When organizations execute a strategy that is similar to other strategies they have done before, or do regularly, they’re employing a deliberate strategy approach. This is a fairly linear, top-down approach, using established processes, within the established organizational structure, or core business. Since Proactive Health was early in the organization’s development of value-based primary care, unlike what Atrium Health had done before, we knew that an emergent strategy would be essential to learn what it would take to succeed. Emergent strategies are the cumulative effect of day-to-day, tactical decisions made by individuals on the front lines, solving immediate, unforeseen problems.
Proactive Health needed the freedom to respond to challenges as they arose. Accountability for the program was transferred from the traditional medical group structure, which would have compromised agility, to report to Dr. Wright. We did not take the full step of creating a completely new business unit with full financial separation from the core business. This is a key learning for us, as we’ve been inhibited from full execution of the business model.
However, the organizational separation did enable Proactive Health to innovate upon the traditional primary-care business model through different resources, processes and priorities. For example, Proactive Health had to hire differently, into different positions. We had to design new roles such as the Health Advocate and the Enrollment Coordinator. We had to hire “A” players within a short time span. And most importantly, we had to create and preserve the right culture by creating and exceptional onboarding and orientation process for new teammates. This would have been impossible to do in an agile fashion under the traditional organizational structure. By using an emergent approach, and transferring accountability outside of the traditional structure, the Innovation Engine was able to deploy dedicated resources to develop a new value-based business model with different priorities than the traditional model.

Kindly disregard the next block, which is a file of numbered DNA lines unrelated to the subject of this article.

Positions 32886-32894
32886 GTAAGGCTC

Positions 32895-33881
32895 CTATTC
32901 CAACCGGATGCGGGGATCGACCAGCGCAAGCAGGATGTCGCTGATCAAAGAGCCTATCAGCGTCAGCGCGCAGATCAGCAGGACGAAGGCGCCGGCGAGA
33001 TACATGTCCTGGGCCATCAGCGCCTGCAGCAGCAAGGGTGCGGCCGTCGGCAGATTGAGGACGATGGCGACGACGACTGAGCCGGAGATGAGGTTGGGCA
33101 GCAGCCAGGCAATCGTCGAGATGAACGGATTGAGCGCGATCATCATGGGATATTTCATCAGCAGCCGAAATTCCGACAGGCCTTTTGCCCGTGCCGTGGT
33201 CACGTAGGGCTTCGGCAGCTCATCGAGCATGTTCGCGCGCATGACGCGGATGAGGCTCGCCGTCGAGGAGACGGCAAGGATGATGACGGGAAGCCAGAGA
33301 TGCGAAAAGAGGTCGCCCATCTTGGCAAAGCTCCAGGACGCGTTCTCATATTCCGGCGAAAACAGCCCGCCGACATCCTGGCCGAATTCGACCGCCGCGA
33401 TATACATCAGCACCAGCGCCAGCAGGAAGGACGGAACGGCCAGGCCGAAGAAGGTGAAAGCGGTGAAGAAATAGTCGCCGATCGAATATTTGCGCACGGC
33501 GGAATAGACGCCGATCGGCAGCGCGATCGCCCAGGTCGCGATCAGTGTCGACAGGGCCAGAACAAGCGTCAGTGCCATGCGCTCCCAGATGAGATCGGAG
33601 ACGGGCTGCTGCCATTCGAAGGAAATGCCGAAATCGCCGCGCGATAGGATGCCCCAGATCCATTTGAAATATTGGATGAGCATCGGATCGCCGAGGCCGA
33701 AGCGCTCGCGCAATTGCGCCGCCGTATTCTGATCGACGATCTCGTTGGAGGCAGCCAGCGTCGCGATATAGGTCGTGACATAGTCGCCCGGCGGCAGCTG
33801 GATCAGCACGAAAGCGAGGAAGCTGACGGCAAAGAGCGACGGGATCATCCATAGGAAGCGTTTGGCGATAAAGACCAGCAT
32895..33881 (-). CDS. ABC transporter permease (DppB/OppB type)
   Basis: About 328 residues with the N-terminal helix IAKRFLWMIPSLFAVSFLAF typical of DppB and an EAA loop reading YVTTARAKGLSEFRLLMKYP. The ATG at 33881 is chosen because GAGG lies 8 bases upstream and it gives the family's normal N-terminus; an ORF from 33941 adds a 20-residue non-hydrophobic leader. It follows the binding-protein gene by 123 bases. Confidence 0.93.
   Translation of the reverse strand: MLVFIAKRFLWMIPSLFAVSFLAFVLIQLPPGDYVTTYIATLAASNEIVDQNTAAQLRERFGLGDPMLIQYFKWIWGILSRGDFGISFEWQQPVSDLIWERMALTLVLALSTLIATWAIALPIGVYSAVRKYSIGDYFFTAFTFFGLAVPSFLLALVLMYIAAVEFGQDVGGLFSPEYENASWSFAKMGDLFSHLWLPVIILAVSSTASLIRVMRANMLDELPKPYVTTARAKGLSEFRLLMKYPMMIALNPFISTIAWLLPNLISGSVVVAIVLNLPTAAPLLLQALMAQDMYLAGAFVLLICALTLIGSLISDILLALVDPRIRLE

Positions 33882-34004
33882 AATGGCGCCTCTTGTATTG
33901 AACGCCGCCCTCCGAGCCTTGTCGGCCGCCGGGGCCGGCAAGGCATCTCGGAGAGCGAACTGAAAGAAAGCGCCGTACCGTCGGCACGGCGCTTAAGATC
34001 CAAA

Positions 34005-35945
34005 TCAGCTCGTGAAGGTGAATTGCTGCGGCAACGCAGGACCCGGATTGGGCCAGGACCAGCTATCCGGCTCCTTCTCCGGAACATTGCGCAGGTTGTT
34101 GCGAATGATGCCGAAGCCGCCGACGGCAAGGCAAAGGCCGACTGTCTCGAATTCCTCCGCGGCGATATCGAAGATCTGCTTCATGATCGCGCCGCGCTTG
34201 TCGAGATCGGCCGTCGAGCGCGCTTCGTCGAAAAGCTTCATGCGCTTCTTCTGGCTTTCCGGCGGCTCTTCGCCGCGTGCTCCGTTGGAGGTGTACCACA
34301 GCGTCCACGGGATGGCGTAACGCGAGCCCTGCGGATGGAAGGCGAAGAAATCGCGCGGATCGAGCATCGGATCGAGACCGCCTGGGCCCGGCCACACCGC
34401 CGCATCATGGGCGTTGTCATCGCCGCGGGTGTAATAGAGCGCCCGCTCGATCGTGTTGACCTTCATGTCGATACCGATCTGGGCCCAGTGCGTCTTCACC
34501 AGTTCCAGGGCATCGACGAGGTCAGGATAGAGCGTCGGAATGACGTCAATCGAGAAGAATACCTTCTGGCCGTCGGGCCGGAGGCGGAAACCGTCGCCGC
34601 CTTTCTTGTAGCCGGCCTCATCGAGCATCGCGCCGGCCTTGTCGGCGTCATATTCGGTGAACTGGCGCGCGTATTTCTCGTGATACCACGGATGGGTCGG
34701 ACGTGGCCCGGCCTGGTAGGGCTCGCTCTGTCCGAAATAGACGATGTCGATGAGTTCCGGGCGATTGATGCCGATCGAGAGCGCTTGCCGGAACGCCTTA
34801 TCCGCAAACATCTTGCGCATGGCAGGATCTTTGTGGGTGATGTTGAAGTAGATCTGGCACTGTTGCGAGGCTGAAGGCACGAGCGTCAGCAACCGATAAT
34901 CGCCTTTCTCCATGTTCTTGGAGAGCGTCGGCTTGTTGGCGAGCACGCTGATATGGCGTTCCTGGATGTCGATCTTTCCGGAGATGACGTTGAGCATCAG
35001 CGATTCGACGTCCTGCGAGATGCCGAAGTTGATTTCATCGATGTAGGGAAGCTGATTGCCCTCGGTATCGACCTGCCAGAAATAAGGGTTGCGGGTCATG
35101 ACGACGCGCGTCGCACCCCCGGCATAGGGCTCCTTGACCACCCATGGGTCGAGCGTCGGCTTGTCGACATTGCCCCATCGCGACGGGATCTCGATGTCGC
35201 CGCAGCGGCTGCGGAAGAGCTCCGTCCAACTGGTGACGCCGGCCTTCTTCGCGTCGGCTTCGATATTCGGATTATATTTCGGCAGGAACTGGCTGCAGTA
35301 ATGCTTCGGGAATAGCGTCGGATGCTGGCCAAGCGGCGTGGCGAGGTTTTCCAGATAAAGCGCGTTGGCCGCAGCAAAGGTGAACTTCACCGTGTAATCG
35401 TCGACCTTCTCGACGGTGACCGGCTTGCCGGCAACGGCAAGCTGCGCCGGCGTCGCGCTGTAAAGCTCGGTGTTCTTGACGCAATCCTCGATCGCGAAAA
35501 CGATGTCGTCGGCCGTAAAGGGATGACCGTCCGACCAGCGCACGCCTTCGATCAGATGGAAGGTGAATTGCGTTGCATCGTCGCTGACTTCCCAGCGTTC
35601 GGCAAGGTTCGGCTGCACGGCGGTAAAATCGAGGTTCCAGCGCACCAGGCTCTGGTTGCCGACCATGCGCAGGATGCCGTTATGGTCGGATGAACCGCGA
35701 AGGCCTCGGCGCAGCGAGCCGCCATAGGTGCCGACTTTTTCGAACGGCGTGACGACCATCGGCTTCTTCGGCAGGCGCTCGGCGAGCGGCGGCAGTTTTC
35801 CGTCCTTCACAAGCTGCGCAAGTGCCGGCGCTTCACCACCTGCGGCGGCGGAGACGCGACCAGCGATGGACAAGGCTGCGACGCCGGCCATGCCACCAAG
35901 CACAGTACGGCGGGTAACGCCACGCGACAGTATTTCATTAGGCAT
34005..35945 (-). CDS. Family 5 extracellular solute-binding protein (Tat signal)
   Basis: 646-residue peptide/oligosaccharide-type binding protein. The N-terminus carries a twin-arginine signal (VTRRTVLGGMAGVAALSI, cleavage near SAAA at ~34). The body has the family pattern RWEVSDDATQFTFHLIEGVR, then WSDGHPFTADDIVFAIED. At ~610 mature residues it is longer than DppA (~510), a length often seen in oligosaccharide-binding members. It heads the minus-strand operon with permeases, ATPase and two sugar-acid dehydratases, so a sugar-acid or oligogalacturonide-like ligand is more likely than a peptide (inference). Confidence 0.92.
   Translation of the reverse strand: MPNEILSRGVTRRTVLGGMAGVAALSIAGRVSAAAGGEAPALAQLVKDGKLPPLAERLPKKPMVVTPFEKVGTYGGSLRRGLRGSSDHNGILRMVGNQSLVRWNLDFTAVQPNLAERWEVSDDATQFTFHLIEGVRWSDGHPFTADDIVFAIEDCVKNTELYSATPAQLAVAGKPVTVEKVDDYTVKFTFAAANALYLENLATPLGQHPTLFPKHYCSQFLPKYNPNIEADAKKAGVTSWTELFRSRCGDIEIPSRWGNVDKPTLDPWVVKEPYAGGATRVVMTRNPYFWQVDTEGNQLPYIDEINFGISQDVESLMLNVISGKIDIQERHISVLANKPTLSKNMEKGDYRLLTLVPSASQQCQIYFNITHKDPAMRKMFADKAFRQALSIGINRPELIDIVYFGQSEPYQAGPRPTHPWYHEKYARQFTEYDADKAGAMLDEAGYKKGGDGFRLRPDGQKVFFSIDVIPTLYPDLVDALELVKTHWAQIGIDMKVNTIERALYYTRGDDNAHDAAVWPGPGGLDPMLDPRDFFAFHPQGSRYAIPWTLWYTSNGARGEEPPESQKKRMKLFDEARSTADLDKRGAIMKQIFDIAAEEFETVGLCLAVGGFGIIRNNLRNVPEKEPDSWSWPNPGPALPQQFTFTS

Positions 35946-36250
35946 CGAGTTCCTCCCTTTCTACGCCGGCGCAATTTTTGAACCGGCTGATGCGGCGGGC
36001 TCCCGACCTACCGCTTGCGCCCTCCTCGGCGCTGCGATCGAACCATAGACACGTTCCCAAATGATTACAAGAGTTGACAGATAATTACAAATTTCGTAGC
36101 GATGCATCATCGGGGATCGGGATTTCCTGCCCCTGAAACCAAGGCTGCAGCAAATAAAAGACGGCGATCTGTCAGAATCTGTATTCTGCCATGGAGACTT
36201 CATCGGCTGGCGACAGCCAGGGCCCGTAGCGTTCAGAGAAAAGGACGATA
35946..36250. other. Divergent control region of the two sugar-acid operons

Finally, Proactive Health launched its new practice with a deep understanding of what its customers sought to accomplish when they subscribed to this new model. Trained by Bob Moesta of The ReWired Group, The Innovation Engine conducted extensive “Jobs to Be Done” interviews with patients who had been part of the earlier prototyping phase. Jobs Theory is a framework for better understanding consumer behavior. Patients didn’t “hire” Proactive Health for team-based primary care; they hired Proactive Health to make progress in a specific circumstance. By understanding the set of “jobs” that patients were hiring Proactive Health for, our team was able to integrate its operations in order to deliver the best possible experience to help patients achieve optimal health, as they define it. Early results are encouraging—Proactive Health has the highest satisfaction ratings of any Atrium Health primary care practice.
As previously mentioned, we are still in the testing phase of this new value-based primary care model. Even with these elegant theories, deploying a Disruptive Innovation as an incumbent healthcare system is not for the faint of heart. More challenges remain, and success is not assured. However, without the lenses and tools acquired by Will and Ann Somers back in 2015, it is clear that we would not be positioned as well as we are today to reimagine primary care at Atrium Health.
Jay gives special thanks to Ann Somers Hogg and Ben Tingey of the Innovation Engine for their meticulous work documenting their lessons learned through the development of Proactive Health.